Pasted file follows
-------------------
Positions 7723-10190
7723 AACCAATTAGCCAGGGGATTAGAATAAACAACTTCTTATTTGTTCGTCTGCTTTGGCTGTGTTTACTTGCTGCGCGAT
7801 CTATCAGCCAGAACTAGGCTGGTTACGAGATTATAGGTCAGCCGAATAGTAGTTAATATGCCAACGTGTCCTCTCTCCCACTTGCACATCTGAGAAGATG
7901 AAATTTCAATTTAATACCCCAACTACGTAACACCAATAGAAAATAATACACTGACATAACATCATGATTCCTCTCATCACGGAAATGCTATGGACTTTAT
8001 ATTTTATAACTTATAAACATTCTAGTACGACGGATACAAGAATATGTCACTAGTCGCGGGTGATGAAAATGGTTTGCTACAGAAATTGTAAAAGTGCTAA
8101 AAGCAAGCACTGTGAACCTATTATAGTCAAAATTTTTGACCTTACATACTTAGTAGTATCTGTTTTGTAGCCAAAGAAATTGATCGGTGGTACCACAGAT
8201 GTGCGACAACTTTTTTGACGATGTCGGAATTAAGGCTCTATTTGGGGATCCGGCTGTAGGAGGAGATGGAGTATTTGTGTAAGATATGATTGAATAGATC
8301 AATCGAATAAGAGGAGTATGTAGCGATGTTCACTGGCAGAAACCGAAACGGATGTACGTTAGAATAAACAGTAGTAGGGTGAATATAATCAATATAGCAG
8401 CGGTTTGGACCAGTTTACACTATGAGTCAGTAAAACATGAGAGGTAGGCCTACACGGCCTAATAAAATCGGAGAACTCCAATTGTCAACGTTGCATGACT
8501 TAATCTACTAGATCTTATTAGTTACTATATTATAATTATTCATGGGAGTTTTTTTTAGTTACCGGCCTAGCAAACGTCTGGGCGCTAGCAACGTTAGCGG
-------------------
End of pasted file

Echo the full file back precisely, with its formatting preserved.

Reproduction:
Positions 7723-10190
7723 AACCAATTAGCCAGGGGATTAGAATAAACAACTTCTTATTTGTTCGTCTGCTTTGGCTGTGTTTACTTGCTGCGCGAT
7801 CTATCAGCCAGAACTAGGCTGGTTACGAGATTATAGGTCAGCCGAATAGTAGTTAATATGCCAACGTGTCCTCTCTCCCACTTGCACATCTGAGAAGATG
7901 AAATTTCAATTTAATACCCCAACTACGTAACACCAATAGAAAATAATACACTGACATAACATCATGATTCCTCTCATCACGGAAATGCTATGGACTTTAT
8001 ATTTTATAACTTATAAACATTCTAGTACGACGGATACAAGAATATGTCACTAGTCGCGGGTGATGAAAATGGTTTGCTACAGAAATTGTAAAAGTGCTAA
8101 AAGCAAGCACTGTGAACCTATTATAGTCAAAATTTTTGACCTTACATACTTAGTAGTATCTGTTTTGTAGCCAAAGAAATTGATCGGTGGTACCACAGAT
8201 GTGCGACAACTTTTTTGACGATGTCGGAATTAAGGCTCTATTTGGGGATCCGGCTGTAGGAGGAGATGGAGTATTTGTGTAAGATATGATTGAATAGATC
8301 AATCGAATAAGAGGAGTATGTAGCGATGTTCACTGGCAGAAACCGAAACGGATGTACGTTAGAATAAACAGTAGTAGGGTGAATATAATCAATATAGCAG
8401 CGGTTTGGACCAGTTTACACTATGAGTCAGTAAAACATGAGAGGTAGGCCTACACGGCCTAATAAAATCGGAGAACTCCAATTGTCAACGTTGCATGACT
8501 TAATCTACTAGATCTTATTAGTTACTATATTATAATTATTCATGGGAGTTTTTTTTAGTTACCGGCCTAGCAAACGTCTGGGCGCTAGCAACGTTAGCGG